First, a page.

Our mid-century mentors are adamant about the fact that outward beauty is created from the inside out. What we eat is just as important for loveliness as embracing our feminity in our quest to live gracious, elegant, and glamorous lives.
The modern media would have us believe that there are some women who are just born with “it.” They were probably glamorous in the womb if we are to believe their mythology. But the truth of the matter is that even the most glamorous people had to cultivate that Aura of Magnificence™. Many of the stars from Hollywood’s Golden Age were “rough around the edges” when they arrived at the studio gates. The star machine would then literally transform them into the people they became. There is a famous quote by Cary Grant, who escaped a devastating childhood as Archie Leach to become quite debonaire,
Everyone wants to be Cary Grant. Even I want to be Cary Grant.
What this means for us is that beauty is created. The mindset that enables us to live a gracious, elegant, and glamorous lifestyle is created. It doesn’t matter what our past was because we can create our future.
Max Factor’s Beauty Machine
Max Faktorowicz, a Polish Jew, was a darling of the Russian court for his ability to make them beautiful before he fled with his family to the United States in 1904 (where his name was incorrectly entered as “Factor” by an immigration agent). Eventually, he made his way to Los Angeles where he was instrumental in creating natural-looking make-up (a term he coined) for the movie industry that would survive under the hot lights and would “color correct” the idiosyncrasies of film processing.
Max Factor believed that every woman could be glamorous, given the right tools. But, somehow I don’t think the average woman had access to his “Beauty Micrometer.” Looking like something out of a fantasy film, the micrometer would measure a woman’s features to determine which ones should be highlighted and which ones should be minimized. And thus the contouring craze of the 21st has its roots in early Hollywood’s belief that beauty is created.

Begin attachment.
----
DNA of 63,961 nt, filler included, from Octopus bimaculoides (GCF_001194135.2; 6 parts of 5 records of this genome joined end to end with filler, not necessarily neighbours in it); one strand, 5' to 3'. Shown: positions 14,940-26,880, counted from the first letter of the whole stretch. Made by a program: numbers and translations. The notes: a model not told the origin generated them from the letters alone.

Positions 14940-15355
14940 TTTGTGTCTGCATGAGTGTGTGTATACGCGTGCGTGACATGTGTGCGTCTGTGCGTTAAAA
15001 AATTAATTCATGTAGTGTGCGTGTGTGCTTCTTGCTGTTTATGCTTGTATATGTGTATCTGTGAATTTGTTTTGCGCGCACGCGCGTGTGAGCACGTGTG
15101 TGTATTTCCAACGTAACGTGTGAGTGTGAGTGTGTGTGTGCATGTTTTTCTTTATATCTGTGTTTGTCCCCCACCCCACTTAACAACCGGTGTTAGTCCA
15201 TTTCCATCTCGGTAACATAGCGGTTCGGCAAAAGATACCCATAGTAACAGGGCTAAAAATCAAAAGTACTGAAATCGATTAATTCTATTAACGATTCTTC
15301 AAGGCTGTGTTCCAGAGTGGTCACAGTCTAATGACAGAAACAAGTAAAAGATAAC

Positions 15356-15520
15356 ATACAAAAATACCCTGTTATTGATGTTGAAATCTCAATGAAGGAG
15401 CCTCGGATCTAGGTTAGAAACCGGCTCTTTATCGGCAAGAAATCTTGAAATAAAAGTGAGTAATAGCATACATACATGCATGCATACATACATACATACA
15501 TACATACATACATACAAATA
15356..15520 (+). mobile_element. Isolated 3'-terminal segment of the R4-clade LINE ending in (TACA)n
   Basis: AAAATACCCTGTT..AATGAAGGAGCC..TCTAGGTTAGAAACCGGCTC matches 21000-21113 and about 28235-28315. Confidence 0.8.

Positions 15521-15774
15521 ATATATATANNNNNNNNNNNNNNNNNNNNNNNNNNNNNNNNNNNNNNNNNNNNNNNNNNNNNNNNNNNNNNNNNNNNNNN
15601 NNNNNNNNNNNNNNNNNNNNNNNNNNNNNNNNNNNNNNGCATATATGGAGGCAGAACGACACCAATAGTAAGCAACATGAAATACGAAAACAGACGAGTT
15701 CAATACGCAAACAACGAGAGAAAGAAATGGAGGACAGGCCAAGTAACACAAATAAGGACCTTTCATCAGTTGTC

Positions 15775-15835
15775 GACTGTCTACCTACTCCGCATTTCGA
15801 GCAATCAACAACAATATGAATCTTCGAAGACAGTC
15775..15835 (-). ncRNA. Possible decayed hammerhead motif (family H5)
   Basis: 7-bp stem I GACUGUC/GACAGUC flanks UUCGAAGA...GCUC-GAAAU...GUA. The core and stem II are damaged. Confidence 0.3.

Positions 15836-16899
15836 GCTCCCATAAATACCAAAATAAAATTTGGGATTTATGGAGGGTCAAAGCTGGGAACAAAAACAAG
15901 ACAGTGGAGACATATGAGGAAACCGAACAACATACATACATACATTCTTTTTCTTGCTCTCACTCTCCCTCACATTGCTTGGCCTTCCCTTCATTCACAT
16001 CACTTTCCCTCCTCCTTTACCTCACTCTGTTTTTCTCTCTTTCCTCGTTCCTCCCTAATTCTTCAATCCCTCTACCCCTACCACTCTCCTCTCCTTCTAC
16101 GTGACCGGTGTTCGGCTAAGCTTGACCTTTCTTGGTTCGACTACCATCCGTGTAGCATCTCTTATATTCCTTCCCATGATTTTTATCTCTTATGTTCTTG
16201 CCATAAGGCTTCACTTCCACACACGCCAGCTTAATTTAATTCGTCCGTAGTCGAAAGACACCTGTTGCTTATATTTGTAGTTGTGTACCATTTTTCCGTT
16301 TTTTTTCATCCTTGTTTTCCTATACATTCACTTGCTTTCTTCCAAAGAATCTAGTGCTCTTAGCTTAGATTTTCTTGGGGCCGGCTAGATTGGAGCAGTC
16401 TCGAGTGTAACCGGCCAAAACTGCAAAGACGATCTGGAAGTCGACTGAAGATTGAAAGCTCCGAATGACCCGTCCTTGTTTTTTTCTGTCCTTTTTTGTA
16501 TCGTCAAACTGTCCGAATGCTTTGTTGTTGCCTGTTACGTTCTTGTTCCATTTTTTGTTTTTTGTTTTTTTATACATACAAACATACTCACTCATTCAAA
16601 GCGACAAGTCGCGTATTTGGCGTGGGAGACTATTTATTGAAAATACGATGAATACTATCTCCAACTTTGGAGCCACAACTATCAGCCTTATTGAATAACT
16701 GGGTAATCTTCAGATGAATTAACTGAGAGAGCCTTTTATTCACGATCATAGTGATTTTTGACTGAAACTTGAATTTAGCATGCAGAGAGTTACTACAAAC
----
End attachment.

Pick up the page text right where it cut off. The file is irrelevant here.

It should be noted that the micrometer proved that there is no such thing as a “perfect face.”
Historical Images of the Beauty Micrometer in Action
The September 1, 2008, issue of the New Yorker has a thorough review of Max Factor: The Man Who Changed the Faces of the World that gives a nice history (and slide show) of the Max Factor legacy that I encourage you to read.
You Are Not Born Glamorous, Beauty is Created
We don’t need a beauty micrometer to be glamorous. All we need is the belief that beauty is created. And the mindset that no matter our background, we can transform ourselves into the gracious, elegant, and glamorous woman we want to be. It takes work, but it can be done.
To Your Fabulous Technicolor Life!